Hey everyone. How’s it going? Anything interesting happens while I was gone?
In all seriousness, this has been an incredibly trying time for our world, and I hope all of you have managed to persevere with minimum heartache and suffering. We at JazzMN have missed our audience terribly, so we are amped up and ready to start to engage with you once again. In our gradual return to performing again, like so many other ensembles, we’ve had to be relatively creative in the method we present live music since a 17-piece ensemble indoors with a live audience remains fraught with challenges.
You may have had a taste of this creativity with our first live-streamed show at the Dakota with the JazzMN Quintet as part of Jazz Fest Live back in March. We presented a set of classic jazz quintet arrangements that are a part of the canon of jazz history, and we had over 1000 online audience members from all over the world for that event. It was a really rewarding way for us to dip our toes back into the world of performing live jazz again. We followed that up with a second online show, this time featuring the JazzMN Sextet, which we performed on the main stage at the Chanhassen Dinner Theater.
And once we finally reached a season that supports outdoor concerts (and more and more people are vaccinated against this horrible virus), the full JazzMN Orchestra made an energetic return to live performance, and we did so with a serious bang. On Sunday, June 27th, we appeared at Crooners Lounge and Supper Club as part of the Twin Cities Jazz Festival, and joining us was legendary saxophonist/composer/arranger Bob Mintzer along with Minnesota native, organist, and singer, Ricky Peterson. Our guests also included Paul Peterson on bass, Joe Elliott on guitar, and Gene Lake on drums. This was an awesomely funky event and an incredibly special moment to come back together and share music with each other again. If you didn’t catch it in person, you can still watch the recording here.
To wrap up our summer season, we’ll be performing once again outdoors at Crooners on Sunday, August 29, this time presenting a show entitled “What Women Write,” featuring all-female composers, including legends like Mary Lou Williams, Melba Liston, Toshiko Akiyoshi, and Minnesota’s own multi-Grammy award-winning Maria Schneider, as well as some newer artists.
Then, believe it or not, we will be engaging in an actual JazzMN season again, though with a slightly delayed start. Our first show of the 2021-22 season will be on December 13 as we return to the Chanhassen Dinner Theater for our holiday show with the full orchestra, and we’ll be joined by stellar vocalist Lila Ammons. Then after a seriously long wait (a 2-year postponement), we will finally be featuring Grammy-winning Brazilian vocalist Luciana Souza on April 25, 2022. And stay tuned for other events that are in the works that may yet emerge.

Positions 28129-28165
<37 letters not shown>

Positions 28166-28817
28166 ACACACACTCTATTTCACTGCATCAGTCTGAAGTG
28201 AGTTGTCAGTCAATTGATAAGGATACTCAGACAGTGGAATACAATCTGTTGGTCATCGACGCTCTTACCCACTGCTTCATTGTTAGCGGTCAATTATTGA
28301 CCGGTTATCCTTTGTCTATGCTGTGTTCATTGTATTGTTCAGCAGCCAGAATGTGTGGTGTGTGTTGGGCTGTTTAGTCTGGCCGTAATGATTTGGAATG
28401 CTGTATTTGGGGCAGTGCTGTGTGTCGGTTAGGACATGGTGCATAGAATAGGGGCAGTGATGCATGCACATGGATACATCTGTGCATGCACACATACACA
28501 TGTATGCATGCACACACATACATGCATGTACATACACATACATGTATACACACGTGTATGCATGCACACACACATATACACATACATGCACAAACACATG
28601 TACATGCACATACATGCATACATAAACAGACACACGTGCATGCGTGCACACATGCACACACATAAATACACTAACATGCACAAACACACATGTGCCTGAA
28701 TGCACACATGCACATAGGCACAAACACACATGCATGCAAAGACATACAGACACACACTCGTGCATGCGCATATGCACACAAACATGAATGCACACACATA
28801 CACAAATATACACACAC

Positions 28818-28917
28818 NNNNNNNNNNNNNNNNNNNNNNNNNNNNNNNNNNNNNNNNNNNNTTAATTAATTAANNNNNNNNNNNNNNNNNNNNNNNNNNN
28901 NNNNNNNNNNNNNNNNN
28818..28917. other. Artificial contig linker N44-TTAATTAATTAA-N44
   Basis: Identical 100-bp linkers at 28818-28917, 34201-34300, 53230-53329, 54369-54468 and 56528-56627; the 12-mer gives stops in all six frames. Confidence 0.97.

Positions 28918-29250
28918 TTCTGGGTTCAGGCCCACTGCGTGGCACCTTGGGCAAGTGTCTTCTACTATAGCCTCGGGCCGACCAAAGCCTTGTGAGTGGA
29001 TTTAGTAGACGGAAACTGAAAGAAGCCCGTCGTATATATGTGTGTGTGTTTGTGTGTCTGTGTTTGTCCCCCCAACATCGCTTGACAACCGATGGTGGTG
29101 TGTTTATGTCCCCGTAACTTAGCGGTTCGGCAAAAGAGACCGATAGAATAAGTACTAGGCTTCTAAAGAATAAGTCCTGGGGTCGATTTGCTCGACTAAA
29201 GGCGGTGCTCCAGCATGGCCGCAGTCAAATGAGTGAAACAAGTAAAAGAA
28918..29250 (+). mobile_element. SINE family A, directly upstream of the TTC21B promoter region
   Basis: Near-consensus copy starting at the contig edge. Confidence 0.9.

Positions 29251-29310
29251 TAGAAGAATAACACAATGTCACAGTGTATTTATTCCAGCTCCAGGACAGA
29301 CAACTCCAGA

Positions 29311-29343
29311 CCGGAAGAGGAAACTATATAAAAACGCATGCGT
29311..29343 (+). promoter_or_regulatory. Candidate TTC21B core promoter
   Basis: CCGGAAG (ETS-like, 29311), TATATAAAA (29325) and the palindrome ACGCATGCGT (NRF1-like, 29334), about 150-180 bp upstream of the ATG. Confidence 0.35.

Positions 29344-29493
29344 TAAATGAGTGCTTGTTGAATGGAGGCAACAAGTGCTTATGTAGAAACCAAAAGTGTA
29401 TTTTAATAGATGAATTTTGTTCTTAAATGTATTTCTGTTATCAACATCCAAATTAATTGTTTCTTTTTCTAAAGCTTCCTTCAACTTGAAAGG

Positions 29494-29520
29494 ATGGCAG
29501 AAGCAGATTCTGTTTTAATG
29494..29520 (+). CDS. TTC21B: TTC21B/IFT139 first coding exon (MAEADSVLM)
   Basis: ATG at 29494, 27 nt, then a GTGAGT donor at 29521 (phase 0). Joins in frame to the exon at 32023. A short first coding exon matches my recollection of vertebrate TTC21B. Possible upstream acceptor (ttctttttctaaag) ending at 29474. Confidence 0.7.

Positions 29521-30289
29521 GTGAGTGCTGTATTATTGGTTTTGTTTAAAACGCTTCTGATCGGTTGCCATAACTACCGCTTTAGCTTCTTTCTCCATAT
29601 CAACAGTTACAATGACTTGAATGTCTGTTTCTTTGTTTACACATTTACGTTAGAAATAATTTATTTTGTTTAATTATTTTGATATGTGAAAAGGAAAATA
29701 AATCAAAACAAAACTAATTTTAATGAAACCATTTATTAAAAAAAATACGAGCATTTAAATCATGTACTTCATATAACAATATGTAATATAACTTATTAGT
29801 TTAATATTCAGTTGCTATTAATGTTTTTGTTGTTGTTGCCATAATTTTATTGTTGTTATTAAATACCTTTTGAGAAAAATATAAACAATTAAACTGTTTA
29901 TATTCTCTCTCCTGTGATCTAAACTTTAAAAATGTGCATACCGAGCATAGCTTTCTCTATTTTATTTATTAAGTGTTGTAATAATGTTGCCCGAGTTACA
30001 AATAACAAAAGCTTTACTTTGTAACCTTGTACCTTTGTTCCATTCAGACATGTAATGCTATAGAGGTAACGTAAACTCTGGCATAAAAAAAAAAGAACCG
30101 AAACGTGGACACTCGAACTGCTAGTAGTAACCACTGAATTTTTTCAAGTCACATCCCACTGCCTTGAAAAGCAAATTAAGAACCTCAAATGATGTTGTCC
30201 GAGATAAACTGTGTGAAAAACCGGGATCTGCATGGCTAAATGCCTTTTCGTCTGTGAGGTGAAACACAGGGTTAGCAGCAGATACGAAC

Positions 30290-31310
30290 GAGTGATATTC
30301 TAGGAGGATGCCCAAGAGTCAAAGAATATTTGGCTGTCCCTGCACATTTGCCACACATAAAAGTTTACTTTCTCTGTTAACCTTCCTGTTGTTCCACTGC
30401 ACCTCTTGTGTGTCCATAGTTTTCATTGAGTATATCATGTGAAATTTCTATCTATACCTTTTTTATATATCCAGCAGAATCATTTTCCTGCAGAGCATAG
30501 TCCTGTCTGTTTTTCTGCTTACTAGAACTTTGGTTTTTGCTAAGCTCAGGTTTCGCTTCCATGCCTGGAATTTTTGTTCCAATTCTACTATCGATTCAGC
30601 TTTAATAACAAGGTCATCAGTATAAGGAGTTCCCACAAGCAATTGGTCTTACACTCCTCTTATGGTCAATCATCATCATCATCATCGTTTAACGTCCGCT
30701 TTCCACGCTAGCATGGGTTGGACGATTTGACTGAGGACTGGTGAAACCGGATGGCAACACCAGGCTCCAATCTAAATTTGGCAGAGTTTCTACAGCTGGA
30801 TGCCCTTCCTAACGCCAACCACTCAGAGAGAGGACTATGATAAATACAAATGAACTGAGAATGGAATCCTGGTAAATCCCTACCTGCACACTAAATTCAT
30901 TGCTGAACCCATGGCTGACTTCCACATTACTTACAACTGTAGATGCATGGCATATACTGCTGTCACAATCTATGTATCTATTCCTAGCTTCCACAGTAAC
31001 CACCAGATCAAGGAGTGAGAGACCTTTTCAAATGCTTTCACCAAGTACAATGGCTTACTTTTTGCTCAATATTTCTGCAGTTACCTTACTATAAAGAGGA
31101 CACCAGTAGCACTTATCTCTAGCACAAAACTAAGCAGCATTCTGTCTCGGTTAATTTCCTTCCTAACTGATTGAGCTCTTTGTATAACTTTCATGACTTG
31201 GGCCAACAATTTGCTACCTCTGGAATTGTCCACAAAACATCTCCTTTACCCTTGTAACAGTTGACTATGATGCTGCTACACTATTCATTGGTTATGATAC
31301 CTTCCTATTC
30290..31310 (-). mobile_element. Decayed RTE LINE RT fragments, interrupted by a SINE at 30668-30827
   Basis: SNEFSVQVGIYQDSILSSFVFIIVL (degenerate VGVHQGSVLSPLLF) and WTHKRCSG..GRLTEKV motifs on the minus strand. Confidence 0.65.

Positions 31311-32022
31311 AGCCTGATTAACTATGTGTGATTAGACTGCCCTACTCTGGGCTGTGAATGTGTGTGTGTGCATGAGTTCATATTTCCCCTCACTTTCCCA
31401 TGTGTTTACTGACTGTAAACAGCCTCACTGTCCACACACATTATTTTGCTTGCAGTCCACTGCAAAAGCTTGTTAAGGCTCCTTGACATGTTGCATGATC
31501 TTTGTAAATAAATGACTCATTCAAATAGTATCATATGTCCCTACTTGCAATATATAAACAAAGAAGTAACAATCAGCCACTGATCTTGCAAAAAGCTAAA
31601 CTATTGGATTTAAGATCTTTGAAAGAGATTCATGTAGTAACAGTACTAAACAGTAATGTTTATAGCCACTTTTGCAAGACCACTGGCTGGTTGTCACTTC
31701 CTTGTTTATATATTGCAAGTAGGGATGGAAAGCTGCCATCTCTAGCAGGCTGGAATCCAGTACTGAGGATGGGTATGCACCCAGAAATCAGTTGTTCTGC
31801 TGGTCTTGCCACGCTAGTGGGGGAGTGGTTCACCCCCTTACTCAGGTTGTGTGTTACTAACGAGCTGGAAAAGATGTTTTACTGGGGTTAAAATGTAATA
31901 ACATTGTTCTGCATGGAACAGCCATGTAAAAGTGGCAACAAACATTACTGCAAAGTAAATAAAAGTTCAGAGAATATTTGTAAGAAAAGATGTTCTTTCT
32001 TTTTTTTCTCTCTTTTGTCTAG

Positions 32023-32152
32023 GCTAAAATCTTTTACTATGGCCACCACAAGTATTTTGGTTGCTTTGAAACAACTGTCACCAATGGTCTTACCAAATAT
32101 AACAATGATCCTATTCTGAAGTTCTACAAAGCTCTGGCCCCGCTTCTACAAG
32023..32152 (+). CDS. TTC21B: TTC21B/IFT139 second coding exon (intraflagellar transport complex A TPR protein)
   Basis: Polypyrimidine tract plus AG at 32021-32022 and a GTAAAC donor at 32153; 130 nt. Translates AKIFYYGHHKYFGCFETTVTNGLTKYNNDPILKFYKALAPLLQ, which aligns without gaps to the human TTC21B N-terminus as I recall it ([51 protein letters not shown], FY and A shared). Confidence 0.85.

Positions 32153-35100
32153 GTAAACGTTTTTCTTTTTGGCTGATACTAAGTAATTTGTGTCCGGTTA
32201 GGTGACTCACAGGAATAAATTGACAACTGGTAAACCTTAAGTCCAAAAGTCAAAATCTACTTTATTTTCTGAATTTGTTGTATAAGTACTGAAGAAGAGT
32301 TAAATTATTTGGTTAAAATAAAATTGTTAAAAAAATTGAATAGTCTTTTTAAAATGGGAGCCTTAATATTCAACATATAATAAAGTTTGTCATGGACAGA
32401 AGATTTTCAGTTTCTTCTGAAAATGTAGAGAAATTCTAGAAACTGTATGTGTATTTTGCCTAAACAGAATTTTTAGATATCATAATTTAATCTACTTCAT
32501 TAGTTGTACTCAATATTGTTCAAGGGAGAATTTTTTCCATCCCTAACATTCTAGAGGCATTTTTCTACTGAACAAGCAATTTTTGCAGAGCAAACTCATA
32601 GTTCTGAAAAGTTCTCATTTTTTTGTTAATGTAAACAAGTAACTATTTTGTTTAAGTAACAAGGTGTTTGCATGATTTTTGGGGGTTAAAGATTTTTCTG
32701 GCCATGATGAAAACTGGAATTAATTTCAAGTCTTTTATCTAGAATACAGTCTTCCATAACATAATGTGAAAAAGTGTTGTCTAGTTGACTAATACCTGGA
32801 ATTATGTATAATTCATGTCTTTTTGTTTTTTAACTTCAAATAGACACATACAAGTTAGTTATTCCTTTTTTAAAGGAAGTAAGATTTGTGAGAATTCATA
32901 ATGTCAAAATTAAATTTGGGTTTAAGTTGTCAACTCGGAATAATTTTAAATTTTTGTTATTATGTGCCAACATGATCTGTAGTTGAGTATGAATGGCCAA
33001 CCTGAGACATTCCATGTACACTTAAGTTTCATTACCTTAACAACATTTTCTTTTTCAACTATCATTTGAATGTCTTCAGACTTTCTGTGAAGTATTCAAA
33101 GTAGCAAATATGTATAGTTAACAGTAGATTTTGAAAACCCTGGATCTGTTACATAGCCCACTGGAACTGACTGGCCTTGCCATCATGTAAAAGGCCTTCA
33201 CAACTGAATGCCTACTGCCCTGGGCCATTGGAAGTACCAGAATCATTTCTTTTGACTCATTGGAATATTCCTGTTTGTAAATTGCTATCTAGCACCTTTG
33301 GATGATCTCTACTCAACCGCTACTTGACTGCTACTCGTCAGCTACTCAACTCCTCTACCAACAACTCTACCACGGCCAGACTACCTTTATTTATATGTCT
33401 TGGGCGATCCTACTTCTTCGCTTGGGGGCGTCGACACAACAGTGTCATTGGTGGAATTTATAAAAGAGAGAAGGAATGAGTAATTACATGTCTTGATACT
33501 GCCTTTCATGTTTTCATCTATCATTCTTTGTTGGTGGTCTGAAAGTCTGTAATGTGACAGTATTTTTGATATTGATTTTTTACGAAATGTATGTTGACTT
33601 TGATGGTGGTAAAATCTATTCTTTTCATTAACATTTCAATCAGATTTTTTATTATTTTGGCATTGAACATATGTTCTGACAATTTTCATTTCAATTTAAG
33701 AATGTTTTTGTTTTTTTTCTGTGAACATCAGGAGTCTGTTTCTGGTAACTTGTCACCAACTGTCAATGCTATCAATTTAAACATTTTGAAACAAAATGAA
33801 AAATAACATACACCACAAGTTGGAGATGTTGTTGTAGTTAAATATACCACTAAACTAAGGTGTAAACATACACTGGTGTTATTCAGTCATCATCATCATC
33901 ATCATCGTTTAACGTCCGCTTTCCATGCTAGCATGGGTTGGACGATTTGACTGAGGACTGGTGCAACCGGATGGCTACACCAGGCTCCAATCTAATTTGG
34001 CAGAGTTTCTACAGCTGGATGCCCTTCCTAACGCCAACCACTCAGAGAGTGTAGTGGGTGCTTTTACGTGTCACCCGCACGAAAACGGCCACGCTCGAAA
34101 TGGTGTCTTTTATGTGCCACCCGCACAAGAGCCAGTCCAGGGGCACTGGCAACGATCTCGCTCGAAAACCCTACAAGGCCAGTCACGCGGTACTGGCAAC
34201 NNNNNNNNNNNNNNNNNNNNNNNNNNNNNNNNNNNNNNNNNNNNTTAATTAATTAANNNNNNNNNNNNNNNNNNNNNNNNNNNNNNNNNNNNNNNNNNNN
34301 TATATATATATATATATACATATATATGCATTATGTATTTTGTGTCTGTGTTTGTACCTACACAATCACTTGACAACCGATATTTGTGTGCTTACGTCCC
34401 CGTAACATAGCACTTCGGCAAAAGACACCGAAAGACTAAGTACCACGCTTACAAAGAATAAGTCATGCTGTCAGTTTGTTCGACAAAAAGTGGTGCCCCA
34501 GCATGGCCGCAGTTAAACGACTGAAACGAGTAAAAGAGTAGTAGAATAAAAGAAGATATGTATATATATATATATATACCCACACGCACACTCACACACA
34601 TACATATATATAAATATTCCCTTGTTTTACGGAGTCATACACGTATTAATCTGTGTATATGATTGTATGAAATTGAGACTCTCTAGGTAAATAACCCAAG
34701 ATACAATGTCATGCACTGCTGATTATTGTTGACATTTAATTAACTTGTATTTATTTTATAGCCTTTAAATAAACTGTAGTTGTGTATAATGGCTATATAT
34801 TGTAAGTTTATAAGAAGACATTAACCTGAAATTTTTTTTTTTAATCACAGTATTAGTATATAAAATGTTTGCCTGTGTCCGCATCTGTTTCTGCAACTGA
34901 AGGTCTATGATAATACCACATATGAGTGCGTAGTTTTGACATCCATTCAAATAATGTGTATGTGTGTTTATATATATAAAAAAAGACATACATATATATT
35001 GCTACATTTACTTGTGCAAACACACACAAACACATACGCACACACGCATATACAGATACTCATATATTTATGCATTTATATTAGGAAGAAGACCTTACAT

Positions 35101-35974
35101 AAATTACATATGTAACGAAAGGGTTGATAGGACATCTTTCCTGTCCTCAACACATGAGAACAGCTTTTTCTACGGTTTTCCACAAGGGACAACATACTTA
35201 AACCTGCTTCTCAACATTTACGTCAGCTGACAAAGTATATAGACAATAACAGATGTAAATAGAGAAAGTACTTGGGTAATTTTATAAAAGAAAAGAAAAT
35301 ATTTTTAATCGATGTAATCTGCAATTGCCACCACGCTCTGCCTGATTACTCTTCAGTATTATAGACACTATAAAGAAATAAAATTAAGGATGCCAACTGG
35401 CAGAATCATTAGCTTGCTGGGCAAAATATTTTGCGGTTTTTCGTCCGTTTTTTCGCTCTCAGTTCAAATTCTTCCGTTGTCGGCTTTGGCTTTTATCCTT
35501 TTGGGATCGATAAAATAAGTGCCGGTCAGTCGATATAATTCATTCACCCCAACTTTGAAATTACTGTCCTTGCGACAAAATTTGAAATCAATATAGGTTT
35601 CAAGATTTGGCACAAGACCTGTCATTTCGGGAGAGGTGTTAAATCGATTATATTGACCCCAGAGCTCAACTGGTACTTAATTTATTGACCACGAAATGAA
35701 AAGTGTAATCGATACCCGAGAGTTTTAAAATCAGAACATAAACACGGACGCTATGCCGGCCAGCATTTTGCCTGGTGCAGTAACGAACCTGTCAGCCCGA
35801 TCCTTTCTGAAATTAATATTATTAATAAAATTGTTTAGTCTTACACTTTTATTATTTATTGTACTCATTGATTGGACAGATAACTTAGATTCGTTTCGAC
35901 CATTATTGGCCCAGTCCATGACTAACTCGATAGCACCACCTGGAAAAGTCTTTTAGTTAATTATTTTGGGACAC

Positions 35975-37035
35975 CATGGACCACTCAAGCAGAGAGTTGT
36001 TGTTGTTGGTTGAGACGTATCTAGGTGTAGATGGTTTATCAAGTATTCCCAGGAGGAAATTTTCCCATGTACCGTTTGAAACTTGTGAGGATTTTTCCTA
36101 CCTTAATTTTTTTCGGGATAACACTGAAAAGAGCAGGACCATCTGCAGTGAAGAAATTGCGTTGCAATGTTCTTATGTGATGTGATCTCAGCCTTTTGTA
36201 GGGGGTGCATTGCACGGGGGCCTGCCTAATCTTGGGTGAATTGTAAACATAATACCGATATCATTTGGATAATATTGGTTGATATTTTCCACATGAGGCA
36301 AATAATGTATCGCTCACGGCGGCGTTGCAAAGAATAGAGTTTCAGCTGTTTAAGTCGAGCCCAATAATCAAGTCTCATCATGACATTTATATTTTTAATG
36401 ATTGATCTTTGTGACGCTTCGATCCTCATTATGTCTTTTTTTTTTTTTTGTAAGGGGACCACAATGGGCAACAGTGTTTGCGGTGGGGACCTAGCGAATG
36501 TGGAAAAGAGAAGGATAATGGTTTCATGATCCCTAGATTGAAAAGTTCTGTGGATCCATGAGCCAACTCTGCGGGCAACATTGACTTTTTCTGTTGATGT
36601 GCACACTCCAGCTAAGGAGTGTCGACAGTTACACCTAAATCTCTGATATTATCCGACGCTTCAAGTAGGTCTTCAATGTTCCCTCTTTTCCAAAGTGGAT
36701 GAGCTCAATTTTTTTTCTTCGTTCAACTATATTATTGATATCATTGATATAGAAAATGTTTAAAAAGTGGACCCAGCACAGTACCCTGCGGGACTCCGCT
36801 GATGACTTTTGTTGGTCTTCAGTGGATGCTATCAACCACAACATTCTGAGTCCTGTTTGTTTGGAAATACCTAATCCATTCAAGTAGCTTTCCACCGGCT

Now while we’re all very excited about being able to be able to perform for you again in the coming months, we move forward over a backdrop of sorrow. Not only has the pandemic been responsible for the deaths of over 600,000 Americans (over 7,000 in Minnesota) and counting, but we are also still reeling from the senseless deaths of George Floyd, Daunte Wright, and others. We also are faced with the continued violence against Asians and Asian Americans across the country. Our community has been shaken to the bone, and we all need to work together to heal and to evolve, and address the systemic issues that have led us to where we are today. And our sadness hits even closer to home with the loss of both our beloved Debbie Duncan and Yolande Bruce, both featured artists with JazzMN in 2019. Their absence in the Twin Cities music community will long be felt, yet I feel so fortunate to have been able to work with them before they tragically left us. But we shall carry on and try to honor their legacy and that of this uniquely African American music that is jazz.
A big part of why we’ve been able to generate much of the recent programming for you has been due to several grant programs by the State of Minnesota. It is one of the aspects of Minnesota arts culture that I’ve found so impressive since returning here as an artist in New York City after so long. We are incredibly lucky to have a government and arts organizations that generally support the arts, but also who swept in to help individual artists and organizations when we all needed it most over this past year. Still, while we’ve been incredibly fortunate with these grant programs recently, a large part of our financial needs will always be met by your generous donations, so please stop by our website at JazzMN.org, and give if you can.
In the meantime, please stay as safe as you can, get your vaccine when/if you are able, and get ready to start swinging and grooving again with the JazzMN Orchestra very soon. I’m trying to build the callouses back up on my finger and thumb so I can start counting the band in again this year. 1, 2, 1-2-3-WE’RE BACK!